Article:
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    I hope the AA representative read all of our thoughts and address us, as a big part of its frequent flyers "customers". I looking forward to hear from AA about this matter, because if I allow third party to access my account, why would AA forbid it?
     
  22. KtownTraveler
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    KtownTraveler Silver Member

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    Milepoint members a "big part" of AA's customer base? No way. A vocal part, yes. And very often a whiny part too. But surely not a big part by any reasonable numerical measure.
     
  23. DestinationDavid
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    DestinationDavid Milepoint Guide

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    We tend to get inflated senses of size and importance on FFer forums. We should dub the term "Flyerpointitis". :)

    That being said, seems like people are passionate about the changes. With AA reading and responding at times perhaps they will take some time to explain their position. I suspect AA and its customers will be on opposite sides of these issue regardless though.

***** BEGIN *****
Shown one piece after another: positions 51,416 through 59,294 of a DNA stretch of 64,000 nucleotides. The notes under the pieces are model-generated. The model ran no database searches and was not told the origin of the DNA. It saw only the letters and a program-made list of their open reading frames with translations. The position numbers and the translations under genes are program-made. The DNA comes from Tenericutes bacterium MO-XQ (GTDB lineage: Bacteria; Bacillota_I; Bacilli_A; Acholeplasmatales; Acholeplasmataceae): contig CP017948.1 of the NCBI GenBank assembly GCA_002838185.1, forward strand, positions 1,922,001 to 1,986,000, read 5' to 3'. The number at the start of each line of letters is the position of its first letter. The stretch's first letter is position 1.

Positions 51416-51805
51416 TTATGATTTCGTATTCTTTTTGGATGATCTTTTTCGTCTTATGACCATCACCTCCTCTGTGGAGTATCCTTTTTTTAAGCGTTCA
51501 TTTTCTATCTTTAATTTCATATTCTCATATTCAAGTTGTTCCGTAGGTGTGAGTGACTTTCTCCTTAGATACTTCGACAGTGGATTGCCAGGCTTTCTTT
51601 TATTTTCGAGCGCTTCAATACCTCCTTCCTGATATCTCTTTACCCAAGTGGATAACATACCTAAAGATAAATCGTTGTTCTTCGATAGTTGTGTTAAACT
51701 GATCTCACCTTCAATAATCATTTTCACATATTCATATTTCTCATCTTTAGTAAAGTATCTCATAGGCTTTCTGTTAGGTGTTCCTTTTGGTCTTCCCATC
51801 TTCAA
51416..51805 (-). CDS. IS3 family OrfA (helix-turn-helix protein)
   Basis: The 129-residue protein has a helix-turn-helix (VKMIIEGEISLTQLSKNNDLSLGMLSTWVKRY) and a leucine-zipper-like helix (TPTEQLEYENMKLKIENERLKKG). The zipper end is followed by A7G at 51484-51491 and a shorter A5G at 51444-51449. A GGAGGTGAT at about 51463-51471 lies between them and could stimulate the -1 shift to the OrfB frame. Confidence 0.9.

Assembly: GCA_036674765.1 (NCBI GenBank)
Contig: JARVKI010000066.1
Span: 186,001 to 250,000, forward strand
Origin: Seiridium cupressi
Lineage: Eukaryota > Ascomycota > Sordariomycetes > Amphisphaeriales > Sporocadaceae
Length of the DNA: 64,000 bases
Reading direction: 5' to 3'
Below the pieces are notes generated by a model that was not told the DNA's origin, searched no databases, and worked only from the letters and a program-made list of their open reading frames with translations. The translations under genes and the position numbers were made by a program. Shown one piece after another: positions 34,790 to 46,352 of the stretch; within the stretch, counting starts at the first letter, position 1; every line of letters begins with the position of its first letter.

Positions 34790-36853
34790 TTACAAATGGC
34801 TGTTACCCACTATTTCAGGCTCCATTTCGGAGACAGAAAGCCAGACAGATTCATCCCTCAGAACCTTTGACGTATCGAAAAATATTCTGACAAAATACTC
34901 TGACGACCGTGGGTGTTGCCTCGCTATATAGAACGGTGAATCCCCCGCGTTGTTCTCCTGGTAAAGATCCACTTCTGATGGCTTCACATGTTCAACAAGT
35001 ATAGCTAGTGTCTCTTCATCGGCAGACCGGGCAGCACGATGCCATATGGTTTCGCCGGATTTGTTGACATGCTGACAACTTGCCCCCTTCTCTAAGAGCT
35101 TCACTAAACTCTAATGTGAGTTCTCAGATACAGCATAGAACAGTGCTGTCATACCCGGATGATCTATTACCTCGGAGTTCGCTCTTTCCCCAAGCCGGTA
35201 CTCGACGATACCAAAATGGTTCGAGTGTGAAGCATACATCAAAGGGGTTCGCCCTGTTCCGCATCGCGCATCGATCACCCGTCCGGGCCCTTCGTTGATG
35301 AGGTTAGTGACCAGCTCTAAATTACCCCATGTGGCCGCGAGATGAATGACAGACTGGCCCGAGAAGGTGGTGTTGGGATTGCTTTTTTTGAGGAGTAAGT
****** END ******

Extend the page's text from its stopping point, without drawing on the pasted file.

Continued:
24. ceieoc

    ceieoc Silver Member

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    Thank you for proactively taking the time to help fix an access problem to our account data at a major hotel website. You also offer good advice not to put your passwords into one website. Computer account security is a complex issue.

    It is possible there is a concern of a breach in security from a third party web site which resulted in a policy modification from American Airlines. My inquiring mind wants to know.
     
  25. Mike Reed

    Mike Reed Gold Member

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    Considering that my letter was posted on October 19th, and there were others before me, I fail to see how the fact that AA filed bankruptcy more than a month later has any bearing on the continuing discussion of this issue.

    Or is it your opinion that the ONLY thing we should discuss is the bankruptcy, especially given AA's statement that everything continues unchanged at this point?